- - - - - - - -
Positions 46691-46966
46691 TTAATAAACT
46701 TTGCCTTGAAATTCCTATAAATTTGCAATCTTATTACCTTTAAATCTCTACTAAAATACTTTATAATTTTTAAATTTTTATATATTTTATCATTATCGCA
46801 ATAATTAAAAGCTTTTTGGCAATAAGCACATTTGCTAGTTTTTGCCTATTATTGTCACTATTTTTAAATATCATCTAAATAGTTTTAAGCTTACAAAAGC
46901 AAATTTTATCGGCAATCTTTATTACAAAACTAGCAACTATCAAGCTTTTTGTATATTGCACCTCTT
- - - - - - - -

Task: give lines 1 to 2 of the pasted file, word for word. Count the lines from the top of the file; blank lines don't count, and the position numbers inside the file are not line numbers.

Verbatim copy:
Positions 46691-46966
46691 TTAATAAACT